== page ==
Research indicates that use of drugs for ADHD can cause hostility in children and damage their interpersonal relationships
A recent study was summarized by David Rabiner in his ADHD newsletter. The study by Dr. S. King and associations, which was supported by a grant an NSHRF Student Research Award awarded to Dr. King.
|Research indicates that use of drug treatment for ADHD can cause hostility in some children and damage their interpersonal relationships.
Dr. Rabiner summarizes the findings of the recently published research (December 24, 2008), as follows,
"And, an unfortunate aspect of ADHD for many children is difficulty with peer relations. Rejection by peers can have a negative effect on children's self-esteem and contribute to the development of loneliness and depression.
In addition, children who are excluded from the main-stream peer group often gravitate towards one another during adolescence, and can wind up reinforcing and escalating the types of negative behaviors that initially contributed to their being disliked in the first place. Understanding the reasons for peer rejection and developing effective ways to help disliked children develop more positive peer relationships has thus been the subject of extensive research in developmental and clinical psychology."
"However, in situations that involved ambiguous provocation by peers, children with ADHD who are on medication generated ideas for dealing with the situation that are more likely to include elements of retaliation, which could certainly lead to making things worse." (Rabiner,D., 2009)
Dr. Rabiner cautions that his does not necessarily "prove" that the medication treatment, in this case methylphenidate (Ritalin) leads to more aggression, however, in her summation, the King study concludes,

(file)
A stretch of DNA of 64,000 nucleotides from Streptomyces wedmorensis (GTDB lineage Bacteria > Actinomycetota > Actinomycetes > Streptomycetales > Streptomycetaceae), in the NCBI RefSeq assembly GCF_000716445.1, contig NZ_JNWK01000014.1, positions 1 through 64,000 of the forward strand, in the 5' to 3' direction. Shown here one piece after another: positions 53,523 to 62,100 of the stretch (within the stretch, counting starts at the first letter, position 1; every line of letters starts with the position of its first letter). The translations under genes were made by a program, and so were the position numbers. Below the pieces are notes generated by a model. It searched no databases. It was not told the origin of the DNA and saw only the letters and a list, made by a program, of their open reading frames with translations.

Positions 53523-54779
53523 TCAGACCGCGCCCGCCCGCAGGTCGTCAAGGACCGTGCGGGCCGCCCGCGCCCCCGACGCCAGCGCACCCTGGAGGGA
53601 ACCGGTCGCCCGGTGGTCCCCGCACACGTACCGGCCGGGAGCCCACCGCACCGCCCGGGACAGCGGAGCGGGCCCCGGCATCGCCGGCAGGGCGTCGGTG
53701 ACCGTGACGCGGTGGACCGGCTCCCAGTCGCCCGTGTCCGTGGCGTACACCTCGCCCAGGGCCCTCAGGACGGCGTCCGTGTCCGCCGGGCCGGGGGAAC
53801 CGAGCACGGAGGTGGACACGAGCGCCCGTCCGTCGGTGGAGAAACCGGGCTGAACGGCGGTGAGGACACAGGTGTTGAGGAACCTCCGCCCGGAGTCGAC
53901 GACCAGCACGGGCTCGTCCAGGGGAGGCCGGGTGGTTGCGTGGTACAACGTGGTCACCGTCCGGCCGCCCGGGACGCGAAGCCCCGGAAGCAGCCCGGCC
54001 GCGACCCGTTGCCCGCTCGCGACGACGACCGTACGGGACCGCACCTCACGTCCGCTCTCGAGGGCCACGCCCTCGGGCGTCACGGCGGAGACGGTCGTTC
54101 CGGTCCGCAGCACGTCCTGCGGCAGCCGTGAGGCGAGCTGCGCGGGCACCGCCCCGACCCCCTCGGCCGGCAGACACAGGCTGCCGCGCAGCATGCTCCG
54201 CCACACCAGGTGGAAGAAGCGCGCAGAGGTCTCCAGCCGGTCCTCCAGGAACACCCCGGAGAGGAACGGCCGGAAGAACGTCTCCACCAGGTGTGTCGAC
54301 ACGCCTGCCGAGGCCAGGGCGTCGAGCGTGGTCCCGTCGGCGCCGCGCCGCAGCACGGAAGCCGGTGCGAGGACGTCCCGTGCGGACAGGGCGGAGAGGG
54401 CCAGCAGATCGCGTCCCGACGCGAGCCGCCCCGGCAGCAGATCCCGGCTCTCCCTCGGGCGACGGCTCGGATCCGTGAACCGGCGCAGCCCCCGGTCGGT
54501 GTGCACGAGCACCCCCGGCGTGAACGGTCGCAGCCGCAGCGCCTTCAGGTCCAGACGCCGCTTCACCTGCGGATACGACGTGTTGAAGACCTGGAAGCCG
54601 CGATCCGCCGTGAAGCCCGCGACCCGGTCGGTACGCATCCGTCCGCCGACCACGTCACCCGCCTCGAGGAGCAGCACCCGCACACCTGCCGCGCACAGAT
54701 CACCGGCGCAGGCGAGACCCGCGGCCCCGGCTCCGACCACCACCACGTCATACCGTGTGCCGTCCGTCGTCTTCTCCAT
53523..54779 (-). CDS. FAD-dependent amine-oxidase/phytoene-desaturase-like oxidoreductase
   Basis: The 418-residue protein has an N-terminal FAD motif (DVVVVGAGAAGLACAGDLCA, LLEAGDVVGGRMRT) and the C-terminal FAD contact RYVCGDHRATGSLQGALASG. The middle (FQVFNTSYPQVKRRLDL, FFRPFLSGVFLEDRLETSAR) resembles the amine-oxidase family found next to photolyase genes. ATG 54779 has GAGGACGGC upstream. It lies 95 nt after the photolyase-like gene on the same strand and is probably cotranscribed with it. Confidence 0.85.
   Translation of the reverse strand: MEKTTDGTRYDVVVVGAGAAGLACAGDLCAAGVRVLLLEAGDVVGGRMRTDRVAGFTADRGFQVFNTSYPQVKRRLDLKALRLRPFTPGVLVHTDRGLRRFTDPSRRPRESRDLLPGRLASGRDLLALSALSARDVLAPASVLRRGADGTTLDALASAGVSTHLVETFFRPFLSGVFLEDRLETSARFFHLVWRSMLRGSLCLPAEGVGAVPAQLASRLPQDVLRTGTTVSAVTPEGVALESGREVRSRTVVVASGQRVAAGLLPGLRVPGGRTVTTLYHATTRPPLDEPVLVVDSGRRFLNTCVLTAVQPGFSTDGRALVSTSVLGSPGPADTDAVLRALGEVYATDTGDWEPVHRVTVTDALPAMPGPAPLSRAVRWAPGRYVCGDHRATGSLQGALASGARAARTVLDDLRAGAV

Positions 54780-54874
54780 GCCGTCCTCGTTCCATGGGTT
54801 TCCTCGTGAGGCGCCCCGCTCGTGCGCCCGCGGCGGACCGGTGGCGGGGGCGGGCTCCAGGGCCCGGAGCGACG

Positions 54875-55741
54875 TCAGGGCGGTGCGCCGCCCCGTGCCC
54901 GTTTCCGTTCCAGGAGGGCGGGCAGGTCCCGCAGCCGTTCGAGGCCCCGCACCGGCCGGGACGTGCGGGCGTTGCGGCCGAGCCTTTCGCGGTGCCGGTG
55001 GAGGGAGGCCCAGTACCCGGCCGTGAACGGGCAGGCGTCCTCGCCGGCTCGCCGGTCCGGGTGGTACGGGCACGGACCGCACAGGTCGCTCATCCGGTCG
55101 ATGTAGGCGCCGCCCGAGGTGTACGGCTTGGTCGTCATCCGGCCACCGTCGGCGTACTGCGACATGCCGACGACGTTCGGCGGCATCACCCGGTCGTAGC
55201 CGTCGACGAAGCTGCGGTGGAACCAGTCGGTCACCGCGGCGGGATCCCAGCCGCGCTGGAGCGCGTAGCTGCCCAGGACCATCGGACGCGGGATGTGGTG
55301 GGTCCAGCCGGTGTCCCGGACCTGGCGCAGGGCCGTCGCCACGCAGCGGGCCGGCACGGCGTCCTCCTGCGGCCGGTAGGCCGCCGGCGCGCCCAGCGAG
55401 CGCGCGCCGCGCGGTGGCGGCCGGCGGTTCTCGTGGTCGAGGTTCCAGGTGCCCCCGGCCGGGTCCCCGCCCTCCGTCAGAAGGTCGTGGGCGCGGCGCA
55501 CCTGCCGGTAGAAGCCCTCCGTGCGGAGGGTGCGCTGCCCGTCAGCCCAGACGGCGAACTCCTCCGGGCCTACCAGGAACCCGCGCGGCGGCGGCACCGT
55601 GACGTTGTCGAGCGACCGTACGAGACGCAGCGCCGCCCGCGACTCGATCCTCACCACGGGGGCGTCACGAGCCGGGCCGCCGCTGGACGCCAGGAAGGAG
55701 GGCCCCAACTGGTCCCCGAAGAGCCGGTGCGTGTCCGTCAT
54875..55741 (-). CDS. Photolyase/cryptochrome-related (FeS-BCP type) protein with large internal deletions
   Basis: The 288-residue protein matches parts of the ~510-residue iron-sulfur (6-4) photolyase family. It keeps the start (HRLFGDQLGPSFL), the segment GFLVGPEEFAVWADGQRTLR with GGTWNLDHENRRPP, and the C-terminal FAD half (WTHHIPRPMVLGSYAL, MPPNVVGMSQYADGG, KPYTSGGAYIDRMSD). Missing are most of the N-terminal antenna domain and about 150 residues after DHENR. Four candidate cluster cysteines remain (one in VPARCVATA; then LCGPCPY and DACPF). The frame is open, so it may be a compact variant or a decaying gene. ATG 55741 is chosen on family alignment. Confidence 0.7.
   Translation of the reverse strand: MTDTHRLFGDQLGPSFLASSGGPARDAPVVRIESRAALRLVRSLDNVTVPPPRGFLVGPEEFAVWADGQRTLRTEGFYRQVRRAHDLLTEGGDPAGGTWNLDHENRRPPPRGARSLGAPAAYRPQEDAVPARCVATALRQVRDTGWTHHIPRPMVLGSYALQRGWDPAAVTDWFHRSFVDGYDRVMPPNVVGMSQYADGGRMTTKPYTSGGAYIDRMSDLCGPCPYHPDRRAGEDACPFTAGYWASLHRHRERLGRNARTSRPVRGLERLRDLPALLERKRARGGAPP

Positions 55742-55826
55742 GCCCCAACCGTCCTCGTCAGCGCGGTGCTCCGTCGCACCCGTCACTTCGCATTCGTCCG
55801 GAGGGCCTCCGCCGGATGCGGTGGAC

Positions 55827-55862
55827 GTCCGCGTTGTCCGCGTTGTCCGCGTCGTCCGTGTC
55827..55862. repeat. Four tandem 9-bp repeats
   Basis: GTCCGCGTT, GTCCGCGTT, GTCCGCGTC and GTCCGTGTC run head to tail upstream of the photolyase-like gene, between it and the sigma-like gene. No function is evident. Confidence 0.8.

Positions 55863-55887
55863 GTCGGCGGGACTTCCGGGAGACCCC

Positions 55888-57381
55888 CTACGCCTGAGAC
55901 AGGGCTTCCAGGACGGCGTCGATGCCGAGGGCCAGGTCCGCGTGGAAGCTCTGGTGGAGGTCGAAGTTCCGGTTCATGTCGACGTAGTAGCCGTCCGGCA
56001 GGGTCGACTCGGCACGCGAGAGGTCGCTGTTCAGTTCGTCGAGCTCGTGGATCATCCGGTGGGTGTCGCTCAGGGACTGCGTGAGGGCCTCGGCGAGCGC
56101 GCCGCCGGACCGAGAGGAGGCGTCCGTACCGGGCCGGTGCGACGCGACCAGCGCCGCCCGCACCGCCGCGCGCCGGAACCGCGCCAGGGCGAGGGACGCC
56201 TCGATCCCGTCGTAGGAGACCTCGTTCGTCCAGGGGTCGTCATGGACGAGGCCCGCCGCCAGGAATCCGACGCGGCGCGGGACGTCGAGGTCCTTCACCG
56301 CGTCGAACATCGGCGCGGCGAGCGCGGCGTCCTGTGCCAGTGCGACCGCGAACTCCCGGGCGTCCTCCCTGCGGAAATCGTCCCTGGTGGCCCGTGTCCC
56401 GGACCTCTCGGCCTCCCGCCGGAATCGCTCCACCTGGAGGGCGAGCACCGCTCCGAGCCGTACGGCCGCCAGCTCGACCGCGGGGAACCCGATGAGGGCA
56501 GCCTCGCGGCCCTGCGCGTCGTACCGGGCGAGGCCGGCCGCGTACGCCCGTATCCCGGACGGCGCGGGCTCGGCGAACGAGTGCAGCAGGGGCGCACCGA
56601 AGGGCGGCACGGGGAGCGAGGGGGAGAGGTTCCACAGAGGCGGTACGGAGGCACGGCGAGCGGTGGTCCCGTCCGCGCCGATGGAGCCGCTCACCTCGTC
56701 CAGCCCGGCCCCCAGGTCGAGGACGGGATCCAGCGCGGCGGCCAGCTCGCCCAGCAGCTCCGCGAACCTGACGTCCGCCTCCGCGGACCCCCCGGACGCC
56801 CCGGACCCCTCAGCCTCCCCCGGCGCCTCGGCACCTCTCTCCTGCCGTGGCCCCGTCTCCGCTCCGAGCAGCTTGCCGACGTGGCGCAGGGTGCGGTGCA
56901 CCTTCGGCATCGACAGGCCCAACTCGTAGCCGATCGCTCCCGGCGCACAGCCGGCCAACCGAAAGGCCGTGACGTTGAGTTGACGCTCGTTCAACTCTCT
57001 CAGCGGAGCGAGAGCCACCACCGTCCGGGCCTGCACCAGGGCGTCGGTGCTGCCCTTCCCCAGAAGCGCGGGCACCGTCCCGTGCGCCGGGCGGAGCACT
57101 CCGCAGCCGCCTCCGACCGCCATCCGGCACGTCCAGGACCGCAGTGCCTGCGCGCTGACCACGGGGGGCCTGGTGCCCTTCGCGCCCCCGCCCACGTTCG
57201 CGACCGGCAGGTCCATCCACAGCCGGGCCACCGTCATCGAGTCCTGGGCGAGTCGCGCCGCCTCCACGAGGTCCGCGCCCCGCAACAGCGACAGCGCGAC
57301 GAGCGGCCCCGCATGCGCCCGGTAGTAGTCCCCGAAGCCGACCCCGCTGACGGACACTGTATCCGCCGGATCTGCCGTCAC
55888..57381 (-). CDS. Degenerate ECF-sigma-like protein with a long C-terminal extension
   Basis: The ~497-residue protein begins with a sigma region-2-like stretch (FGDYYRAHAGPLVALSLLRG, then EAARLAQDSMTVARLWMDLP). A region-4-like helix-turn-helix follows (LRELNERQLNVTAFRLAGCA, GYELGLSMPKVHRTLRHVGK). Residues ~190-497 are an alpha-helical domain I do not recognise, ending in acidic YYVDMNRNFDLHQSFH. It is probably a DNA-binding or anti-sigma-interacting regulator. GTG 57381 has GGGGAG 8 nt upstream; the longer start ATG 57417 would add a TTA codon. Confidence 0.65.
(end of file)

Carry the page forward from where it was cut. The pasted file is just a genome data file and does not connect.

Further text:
"Results showed that children with ADHD who received MPH generated more hostile responses to provocation than controls, but children with ADHD on placebo did not. Findings suggest that children with ADHD generate more aggressive responses to provocation than controls and that this may be exacerbated by administration of MPH."
(King, et al., 2008)
"However, it is clearly the case that medication was in no way associated with more adaptive and prosocial responding, and may have possibly exacerbated it. And, it is noteworthy that the only prior study to examine the effects of medication on social cognition in children with ADHD also provided evidence that medication may increase aggressive responding in at least some children with ADHD." (Rabiner, D., 2009).
ADHD Research - King, et al. study:
75 children (56 boys, 19 girls) aged 6-12 years, including 41 children with ADHD and 34 controls. Children were randomized into medication conditions such that 20 children with ADHD participated after receiving placebo and 21 participated after receiving methylphenidate (MPH).
One can conclude from this that prescribing stimulants to children who might be prone to hostility, is not necessarily the answer, that at times, more hostile responses may be a result from treatment with medication for ADHD.
ADHD Research References:
Rabinder, D. (July 2009) Social information processing not helped by ADHD medication. Attention Research Update. https://mail.google.com/mail/?shva=1#inbox/1225518ea475f92b
Sara King, Daniel A. Waschbusch, William E. Pelham Jr, Bradley W. Frankland, Brendan F. Andrade, Sophie Jacques and Penny V. Corkum. (December 24, 2008). Social Information Processing in Elementary-School Aged Children with ADHD: Medication Effects and Comparisons with Typical Children. Journal of Abnormal Child Psychology.
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